(Article today by Andrew Kim)
This dance is the hottest thing since Samsung smartphones. In the past month, it’s been on Facebook walls across the internet, all over the WSJ, and lauded by the auto-tuned voice of this generation — T-Pain.
If you haven’t seen it already, it’s time you caught up with the rest of the world and take a peek.
Why am I talking about a Korean music video on a personal finance blog? What in the world does this have to do with money? Ah-hah! I set you up there. It has have everything to do with money!
As a Korean-American, I was dumbfounded a few weeks ago when I noticed my non-Korean friends sharing this video. Clearly these friends did not understand a single thing this whacky man was saying, but they loved it.
Let me give you a quick overview of the song: Gangnam is a district in Seoul, South Korea. It’s like the Dubai of Korea. Roughly 7% of the country’s GDP is located in the district’s 15 square miles. It’s the popular destination for nice restaurants, designer stores, and plastic surgery. Basically, it’s the wealthiest area of the fast growing nation of South Korea.
The way I see it, Gangnam Style pokes fun at the lavish lifestyle portrayed in Korean culture. He is Gangnam Style so he walks around with models and does ridiculous things because he’s rich. Psy, the artist, takes the ridiculousness to an extreme to make a statement.
Did you even know that the song you and your friends were enjoying is all about wealth? I’ve read some articles suggesting that it’s struck a particular chord with Americans because we too have this thing against the 1%. So even though you may not have known what was being said, you subconsciously may have realized he was making fun of the rich.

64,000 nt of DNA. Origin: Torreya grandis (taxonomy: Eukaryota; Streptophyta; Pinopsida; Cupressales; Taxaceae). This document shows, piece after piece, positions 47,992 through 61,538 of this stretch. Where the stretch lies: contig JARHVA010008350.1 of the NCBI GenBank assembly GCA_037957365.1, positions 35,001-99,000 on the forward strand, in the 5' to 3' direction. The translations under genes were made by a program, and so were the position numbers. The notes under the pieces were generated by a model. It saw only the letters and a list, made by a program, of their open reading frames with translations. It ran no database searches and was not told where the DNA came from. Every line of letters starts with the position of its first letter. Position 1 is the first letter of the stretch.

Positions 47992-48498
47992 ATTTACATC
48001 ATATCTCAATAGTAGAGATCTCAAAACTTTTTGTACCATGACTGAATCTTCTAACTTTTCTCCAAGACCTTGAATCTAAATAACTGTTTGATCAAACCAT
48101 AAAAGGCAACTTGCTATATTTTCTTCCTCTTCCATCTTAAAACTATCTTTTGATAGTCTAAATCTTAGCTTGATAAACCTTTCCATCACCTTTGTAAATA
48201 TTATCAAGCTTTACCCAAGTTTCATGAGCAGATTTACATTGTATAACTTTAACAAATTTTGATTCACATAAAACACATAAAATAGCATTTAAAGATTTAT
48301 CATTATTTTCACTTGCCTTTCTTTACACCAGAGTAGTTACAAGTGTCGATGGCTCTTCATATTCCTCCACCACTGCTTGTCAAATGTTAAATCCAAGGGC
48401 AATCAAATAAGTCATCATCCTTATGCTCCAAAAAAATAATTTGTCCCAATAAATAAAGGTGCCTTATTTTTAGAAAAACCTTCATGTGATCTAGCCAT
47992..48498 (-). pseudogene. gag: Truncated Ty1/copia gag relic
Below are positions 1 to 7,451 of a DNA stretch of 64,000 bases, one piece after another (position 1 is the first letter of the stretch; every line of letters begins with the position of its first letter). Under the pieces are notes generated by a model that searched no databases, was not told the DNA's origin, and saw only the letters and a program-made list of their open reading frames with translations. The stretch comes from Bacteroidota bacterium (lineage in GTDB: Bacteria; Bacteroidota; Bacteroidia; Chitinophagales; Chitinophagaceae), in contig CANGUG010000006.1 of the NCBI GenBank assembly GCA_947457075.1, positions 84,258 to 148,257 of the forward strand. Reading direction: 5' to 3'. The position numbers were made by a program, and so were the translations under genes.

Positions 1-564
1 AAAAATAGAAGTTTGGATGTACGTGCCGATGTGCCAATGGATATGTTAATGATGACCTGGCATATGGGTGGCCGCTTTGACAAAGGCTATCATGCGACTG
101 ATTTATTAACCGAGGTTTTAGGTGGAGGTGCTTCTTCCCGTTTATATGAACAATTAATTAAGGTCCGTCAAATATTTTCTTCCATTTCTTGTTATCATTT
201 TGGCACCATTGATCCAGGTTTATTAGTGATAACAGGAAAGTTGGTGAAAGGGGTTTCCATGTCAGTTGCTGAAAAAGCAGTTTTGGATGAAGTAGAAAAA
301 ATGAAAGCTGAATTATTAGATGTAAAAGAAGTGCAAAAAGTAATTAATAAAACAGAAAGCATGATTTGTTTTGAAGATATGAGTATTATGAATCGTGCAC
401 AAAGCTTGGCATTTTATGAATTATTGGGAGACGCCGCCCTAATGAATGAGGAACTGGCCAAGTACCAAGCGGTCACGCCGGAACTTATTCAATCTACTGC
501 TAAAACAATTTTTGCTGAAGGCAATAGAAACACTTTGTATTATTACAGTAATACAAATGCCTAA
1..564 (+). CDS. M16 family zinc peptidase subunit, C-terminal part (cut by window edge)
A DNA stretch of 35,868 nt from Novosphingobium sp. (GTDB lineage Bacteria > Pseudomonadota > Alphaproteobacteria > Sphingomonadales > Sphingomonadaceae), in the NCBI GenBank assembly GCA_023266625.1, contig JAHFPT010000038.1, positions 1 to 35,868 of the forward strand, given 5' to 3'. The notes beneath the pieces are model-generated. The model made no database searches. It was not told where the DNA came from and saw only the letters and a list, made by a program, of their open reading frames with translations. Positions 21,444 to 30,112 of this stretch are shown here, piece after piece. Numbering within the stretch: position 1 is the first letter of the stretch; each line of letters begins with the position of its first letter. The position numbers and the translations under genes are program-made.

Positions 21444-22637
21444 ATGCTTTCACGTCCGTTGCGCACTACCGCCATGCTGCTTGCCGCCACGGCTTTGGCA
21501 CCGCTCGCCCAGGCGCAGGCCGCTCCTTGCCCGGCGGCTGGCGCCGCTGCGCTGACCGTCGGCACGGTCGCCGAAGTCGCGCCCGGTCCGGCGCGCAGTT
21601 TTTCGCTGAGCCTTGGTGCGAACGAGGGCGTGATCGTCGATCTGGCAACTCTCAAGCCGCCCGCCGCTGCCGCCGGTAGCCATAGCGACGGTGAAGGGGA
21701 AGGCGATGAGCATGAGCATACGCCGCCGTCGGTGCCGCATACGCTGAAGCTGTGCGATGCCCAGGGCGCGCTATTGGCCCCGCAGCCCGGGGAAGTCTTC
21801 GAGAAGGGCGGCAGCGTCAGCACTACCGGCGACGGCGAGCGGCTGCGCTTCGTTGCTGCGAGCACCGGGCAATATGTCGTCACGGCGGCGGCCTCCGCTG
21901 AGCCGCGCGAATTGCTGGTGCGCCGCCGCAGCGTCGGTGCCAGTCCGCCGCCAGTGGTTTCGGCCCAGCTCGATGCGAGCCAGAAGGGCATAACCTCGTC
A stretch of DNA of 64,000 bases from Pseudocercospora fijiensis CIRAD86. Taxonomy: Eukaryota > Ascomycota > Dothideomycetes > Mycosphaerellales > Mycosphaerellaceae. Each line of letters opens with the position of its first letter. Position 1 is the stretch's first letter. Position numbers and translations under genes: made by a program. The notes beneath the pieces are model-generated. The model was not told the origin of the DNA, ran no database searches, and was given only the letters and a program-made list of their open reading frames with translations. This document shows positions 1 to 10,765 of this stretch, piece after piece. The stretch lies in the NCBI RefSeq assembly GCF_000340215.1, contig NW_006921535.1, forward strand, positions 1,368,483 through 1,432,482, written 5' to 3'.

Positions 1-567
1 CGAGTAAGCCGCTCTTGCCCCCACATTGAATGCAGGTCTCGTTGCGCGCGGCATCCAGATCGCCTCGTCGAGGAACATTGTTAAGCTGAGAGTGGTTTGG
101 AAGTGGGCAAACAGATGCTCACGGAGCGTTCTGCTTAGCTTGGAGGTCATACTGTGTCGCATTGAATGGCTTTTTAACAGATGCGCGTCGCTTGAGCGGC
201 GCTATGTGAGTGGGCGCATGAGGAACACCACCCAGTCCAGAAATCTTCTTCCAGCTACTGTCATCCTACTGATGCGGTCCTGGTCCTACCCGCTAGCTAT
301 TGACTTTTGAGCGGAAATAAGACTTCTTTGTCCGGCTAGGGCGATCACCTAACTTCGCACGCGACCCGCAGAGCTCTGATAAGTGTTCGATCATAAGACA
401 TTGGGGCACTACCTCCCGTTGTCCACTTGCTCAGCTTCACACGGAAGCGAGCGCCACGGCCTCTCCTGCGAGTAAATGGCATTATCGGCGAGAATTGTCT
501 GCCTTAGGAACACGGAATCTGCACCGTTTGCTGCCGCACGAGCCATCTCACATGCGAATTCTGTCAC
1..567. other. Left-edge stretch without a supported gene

The takeaway here is DON’T become Gangnam Style. It’s funny, but financially unwise. Stick to budgets and avoid photoshoots with models where debris is being thrown at your face.
Oh, and that concentration of wealth in Gangnam? It looks like much of that is funded by credit. According to Reuters,
“Korean household debt reached 155 percent of disposable income in 2010, exceeding the 138 percent recorded in the United States at the outset of the subprime crisis”.
That’s a scary statistic. Americans began defaulting on their debt creating a cascading effect. The country that brings you LG, Samsung, Hyundai, ships (did you know Korea is the #1 producer of ships in the world?), and Korean pop music looks to be headed into dangerous territory. Sounds like there’s a real need for personal finance blogs in Korea.
If you follow personal finance blogs, you may be well on your way to being able to afford the Gangnam Style life. Just skip out on the spending habits (don’t go renting a boat just to do a whacky dance on it) and do it without the debt.
But definitely feel free to do the sweet Gangnam Style dance :)
Guest Post by Andrew Kim – A recent graduate and author of the personal finance blog “Credit Card Andy“. He blogs about the basics of personal finance with a focus on students and young 20-something year olds.
[EDITOR’S NOTE: I actually hadn’t heard of this video until Andrew pinged me on it (even though I’ve lived in Korea!) and I freakin’ love it. Brilliant messaging and entertaining as hell ;) Though it does get stuck in your head, sorry about that… Anyone wanna do an American spoof on this?]
Photo/GIF cred: Kirremek
Jay loves talking about money, collecting coins, blasting hip-hop, and hanging out with his three beautiful boys. You can check out all of his online projects at jmoney.biz. Thanks for reading the blog!